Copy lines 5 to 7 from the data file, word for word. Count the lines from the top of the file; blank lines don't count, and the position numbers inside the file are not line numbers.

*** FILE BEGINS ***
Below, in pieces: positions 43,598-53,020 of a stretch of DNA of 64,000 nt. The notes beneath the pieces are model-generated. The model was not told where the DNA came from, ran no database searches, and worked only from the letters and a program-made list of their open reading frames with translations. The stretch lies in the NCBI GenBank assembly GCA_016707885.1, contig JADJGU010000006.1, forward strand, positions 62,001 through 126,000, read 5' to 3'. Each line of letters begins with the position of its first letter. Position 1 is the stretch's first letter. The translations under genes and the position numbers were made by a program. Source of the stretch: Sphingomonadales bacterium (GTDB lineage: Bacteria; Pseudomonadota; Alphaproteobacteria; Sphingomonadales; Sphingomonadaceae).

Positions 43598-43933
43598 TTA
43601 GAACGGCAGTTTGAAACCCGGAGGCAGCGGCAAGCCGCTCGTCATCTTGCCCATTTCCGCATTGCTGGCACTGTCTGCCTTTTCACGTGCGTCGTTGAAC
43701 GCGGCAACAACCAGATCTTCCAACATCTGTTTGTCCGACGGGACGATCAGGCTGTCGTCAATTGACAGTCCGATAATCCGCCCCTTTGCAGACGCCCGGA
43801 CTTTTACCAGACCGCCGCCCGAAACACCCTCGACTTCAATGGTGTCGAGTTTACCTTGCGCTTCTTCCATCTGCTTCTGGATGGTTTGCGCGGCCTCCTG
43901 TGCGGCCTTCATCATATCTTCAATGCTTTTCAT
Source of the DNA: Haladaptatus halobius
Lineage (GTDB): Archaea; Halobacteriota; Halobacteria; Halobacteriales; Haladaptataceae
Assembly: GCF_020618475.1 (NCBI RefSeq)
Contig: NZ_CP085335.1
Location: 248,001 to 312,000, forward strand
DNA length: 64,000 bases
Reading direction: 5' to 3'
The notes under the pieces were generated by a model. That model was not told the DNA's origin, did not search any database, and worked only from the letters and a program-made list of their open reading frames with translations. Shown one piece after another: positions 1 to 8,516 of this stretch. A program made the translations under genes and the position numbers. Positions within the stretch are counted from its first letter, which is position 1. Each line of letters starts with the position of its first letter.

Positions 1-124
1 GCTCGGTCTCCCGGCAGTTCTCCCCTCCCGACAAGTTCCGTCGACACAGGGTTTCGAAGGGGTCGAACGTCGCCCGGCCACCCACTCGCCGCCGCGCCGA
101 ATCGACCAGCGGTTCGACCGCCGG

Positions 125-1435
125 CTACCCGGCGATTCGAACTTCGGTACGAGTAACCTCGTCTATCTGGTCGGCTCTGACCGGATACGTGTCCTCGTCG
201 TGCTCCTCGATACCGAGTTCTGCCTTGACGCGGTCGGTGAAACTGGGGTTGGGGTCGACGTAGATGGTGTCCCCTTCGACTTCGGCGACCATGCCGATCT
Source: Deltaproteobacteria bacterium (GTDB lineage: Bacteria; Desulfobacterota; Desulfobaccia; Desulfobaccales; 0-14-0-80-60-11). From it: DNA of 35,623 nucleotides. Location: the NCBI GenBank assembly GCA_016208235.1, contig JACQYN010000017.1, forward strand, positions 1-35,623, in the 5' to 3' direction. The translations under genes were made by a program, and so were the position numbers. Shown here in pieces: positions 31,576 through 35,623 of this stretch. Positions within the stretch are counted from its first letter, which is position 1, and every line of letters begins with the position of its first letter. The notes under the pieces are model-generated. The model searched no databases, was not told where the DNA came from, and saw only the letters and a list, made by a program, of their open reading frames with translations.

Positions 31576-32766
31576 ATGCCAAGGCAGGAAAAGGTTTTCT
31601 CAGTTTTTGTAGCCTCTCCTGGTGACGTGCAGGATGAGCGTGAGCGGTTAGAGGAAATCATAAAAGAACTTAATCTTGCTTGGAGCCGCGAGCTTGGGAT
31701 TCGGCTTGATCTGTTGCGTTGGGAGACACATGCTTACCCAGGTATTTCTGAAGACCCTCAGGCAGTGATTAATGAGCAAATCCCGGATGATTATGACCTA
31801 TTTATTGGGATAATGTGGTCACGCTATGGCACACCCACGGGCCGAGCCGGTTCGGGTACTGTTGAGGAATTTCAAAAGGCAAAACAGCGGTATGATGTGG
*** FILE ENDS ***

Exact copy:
43701 GCGGCAACAACCAGATCTTCCAACATCTGTTTGTCCGACGGGACGATCAGGCTGTCGTCAATTGACAGTCCGATAATCCGCCCCTTTGCAGACGCCCGGA
43801 CTTTTACCAGACCGCCGCCCGAAACACCCTCGACTTCAATGGTGTCGAGTTTACCTTGCGCTTCTTCCATCTGCTTCTGGATGGTTTGCGCGGCCTCCTG
43901 TGCGGCCTTCATCATATCTTCAATGCTTTTCAT